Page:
Facebook has accidentally disabled legitimate third-party apps that are integrated with the social network. Earlier this week, several people complained that their Facebook developer accounts and apps were unavailable. Facebook used automated systems to identify and disable malicious apps to protect their platform and users. Facebook uses techniques to find malicious patterns and find the apps that match that pattern. Then the apps would be disabled based on those patterns.
“This normally results in thousands of malicious apps being disabled and improves our automated systems? ability to detect similar attacks in the future,” stated Facebook employee Eugene Zarakhovsky.
When Facebook detected that the the technique matched many thousands of malicious apps with several high-quality apps, they started to restore access to the high-quality apps. “The process took longer than expected because of the number of apps affected and bugs related to the restoration of app metadata,” added Zarakhovsky.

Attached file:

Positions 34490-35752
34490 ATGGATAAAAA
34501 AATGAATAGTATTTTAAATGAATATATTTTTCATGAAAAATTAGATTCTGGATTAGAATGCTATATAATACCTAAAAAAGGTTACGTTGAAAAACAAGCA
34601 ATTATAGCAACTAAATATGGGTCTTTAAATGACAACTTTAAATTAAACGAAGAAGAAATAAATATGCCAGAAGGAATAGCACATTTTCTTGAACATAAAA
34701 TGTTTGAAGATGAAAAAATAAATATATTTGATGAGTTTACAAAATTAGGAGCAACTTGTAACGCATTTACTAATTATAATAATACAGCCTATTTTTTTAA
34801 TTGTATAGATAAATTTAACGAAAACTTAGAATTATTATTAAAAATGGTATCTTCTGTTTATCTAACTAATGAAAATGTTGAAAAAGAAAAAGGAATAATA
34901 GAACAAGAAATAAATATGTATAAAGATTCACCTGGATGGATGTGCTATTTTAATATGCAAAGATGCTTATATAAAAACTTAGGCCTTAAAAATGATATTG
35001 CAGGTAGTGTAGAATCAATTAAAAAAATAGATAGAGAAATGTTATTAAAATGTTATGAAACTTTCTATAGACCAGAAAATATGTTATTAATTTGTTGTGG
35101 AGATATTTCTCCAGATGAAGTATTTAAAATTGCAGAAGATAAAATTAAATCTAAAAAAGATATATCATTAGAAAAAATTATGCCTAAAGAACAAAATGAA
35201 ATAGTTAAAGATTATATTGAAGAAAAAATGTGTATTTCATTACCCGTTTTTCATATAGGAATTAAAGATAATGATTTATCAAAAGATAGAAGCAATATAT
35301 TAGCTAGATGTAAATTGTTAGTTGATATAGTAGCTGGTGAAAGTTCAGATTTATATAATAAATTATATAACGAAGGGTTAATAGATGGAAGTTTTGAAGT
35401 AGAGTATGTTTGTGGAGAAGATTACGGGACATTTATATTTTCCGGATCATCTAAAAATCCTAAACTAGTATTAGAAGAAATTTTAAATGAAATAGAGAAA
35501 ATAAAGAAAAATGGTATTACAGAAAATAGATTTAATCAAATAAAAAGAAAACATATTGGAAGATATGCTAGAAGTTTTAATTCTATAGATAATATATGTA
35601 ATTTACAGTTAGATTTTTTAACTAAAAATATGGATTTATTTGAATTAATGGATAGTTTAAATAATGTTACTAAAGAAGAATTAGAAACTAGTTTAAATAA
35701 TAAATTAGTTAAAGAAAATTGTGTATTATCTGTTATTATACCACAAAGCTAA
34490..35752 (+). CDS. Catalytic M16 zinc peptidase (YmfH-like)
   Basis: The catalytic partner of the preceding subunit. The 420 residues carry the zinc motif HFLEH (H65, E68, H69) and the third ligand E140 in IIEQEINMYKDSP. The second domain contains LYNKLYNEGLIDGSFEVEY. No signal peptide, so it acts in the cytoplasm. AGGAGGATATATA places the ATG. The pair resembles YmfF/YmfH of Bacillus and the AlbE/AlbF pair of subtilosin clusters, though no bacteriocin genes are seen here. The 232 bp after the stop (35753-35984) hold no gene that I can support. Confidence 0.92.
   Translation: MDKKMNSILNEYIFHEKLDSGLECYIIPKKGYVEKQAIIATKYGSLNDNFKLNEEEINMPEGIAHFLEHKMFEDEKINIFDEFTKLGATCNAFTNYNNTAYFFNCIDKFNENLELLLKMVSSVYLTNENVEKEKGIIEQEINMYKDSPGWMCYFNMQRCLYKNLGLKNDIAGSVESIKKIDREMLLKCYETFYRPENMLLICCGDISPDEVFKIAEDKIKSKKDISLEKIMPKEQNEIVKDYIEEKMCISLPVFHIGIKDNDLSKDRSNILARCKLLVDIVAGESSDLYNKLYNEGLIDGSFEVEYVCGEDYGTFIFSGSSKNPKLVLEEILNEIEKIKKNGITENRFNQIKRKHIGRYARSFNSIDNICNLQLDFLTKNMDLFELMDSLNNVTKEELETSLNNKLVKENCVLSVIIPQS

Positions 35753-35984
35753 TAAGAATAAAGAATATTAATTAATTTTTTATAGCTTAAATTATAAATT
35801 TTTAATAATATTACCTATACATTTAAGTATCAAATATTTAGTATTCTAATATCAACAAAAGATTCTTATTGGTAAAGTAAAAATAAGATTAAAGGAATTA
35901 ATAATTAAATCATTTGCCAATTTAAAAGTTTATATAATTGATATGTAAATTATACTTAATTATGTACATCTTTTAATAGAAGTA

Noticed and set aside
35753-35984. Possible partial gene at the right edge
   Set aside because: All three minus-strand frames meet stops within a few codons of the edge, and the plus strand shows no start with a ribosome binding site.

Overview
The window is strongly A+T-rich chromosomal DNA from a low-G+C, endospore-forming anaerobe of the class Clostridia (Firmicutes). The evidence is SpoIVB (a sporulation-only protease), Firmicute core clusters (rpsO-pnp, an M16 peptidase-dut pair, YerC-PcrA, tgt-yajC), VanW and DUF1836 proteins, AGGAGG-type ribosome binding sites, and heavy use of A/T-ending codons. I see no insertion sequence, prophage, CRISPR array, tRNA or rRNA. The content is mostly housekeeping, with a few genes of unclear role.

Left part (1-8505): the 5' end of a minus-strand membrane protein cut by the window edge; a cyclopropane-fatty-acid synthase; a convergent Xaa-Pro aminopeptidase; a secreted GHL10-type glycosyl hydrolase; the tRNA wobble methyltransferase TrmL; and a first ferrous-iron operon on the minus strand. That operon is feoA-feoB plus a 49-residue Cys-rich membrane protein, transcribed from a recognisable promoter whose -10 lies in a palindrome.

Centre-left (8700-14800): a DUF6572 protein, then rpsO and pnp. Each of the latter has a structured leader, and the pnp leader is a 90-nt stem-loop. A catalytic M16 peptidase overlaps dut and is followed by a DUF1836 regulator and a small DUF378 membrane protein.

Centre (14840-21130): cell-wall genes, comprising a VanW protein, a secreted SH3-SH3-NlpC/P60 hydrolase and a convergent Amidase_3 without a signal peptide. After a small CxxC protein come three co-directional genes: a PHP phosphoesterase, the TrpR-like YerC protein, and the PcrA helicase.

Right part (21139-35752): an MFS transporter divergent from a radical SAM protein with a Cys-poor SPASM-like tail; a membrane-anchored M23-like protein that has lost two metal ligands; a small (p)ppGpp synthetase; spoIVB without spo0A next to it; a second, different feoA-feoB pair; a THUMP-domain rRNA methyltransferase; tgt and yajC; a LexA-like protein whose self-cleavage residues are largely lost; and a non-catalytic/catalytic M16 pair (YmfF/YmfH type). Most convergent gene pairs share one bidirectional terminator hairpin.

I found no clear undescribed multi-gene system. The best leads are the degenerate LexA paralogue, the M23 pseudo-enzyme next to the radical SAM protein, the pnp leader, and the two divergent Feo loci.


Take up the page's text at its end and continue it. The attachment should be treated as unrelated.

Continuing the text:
Facebook did not specify how many legitimate apps were affected. Facebook did say that they will make improvements to their processes and technology to include tools that identify overly broad patterns and find better ways to verify all the apps matched are malicious. Facebook will address the bottlenecks that made the recovery process slower than expected as well.